The Little Review (littlereview) wrote,
The Little Review

Poem for Monday

My Galley Chargèd with Forgetfulness
By Thomas Wyatt

My galley chargèd with forgetfulness
Through sharp seas in winter nights doth pass
'Twene rock and rock; and eke mine enemy, alas,
That is my lord, steereth with cruelness.
And every oar a thought in readiness
As though that death were light in such a case;
An endless wind doth tear the sail apace
Of forcèd sighs and trusty fearfulness.
A rain of tears, a cloud of dark disdain
Hath done the wearied cords great hindrance,
Wreathèd with error and eke with ignorance.
The stars be hid that led me to this pain,
Drownèd is reason that should me comfort,
And I remain despairing of the port.


This week's Washington Post Book World is the poetry issue but I barely even read it. Will get to posting from it tomorrow.

Had a miserable fever last night that had me alternately shaking cold and sweating hot, and have been coughing up my lungs today. apaulled took younger son to Ikea and picked up his new bunk bed, which they then put together (upper bunk is now entirely filled with stuffed animals, mostly penguins). So that older son would not feel left out, he got a trip to Best Buy to pick up the new Pokemon: Mystery Dungeon DS game. Both kids are therefore very happy, and right now husband is putting together his new desk chair, so if only I could stop coughing, things would be good all around. Have some dolphins.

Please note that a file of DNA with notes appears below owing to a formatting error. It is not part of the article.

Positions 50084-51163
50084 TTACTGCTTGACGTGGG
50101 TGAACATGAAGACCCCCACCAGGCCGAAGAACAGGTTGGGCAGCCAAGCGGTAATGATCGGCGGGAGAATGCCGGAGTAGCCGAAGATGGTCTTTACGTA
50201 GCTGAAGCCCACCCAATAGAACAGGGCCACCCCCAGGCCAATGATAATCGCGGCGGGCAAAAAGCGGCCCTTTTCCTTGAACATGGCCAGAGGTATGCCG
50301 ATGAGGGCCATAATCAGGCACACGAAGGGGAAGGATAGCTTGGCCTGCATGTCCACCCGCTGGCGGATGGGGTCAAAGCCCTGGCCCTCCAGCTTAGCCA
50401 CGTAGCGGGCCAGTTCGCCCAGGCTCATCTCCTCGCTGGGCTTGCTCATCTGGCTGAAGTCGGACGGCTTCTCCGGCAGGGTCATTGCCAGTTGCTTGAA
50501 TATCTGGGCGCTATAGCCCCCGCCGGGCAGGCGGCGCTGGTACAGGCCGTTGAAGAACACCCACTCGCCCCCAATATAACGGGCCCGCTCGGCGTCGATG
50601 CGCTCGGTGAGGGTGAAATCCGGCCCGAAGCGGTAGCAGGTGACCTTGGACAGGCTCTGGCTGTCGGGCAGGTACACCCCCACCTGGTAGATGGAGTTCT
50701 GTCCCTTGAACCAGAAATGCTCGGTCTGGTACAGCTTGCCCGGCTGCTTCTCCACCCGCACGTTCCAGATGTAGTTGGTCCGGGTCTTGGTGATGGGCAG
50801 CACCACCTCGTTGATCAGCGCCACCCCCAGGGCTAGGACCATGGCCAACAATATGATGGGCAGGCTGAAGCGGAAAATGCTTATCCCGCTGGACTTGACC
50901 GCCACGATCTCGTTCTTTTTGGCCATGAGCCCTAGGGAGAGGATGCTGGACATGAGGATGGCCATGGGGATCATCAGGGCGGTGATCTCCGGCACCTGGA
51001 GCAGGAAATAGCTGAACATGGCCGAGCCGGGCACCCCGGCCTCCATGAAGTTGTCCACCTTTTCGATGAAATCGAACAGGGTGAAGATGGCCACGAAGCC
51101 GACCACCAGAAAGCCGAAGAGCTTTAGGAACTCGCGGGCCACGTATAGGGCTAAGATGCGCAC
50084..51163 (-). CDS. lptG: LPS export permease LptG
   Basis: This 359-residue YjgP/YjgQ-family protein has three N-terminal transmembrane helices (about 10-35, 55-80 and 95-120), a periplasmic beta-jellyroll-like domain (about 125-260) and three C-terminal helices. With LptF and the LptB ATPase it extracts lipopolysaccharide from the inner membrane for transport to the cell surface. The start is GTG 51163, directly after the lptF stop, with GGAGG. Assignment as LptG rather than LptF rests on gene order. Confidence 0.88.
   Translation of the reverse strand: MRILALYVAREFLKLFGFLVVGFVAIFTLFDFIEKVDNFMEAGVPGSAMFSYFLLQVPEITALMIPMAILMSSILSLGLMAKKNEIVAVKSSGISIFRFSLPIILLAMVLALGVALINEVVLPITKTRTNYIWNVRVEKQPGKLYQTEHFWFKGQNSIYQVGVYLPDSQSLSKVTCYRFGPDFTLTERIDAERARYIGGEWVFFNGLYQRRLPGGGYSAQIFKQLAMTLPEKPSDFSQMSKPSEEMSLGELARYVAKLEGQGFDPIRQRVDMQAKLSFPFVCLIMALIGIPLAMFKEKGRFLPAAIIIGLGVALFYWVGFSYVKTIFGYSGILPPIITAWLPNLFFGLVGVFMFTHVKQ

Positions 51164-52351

Went to my parents' for Passover leftovers -- for the second Seder we did the traditional "They tried to kill us, we won, let's eat" -- and watched the last episode of John Adams and the latest of The Tudors. The Adams miniseries ended as well as it began, terrific acting, terrific dialogue, but still, so depressing! The Tudors was more entertaining in a guilty pleasure sort of way -- I love that they let More be sanctimonious and full of himself and positively garrulous compared to the More of A Man For All Seasons, yet he's still sympathetic, and Henry is still such a petty selfish tyrant. Though it's interesting how Anne Boleyn's father is so often the real bad guy in retellings of her story -- the literal patriarch more than the patriarchy. He's repulsive!

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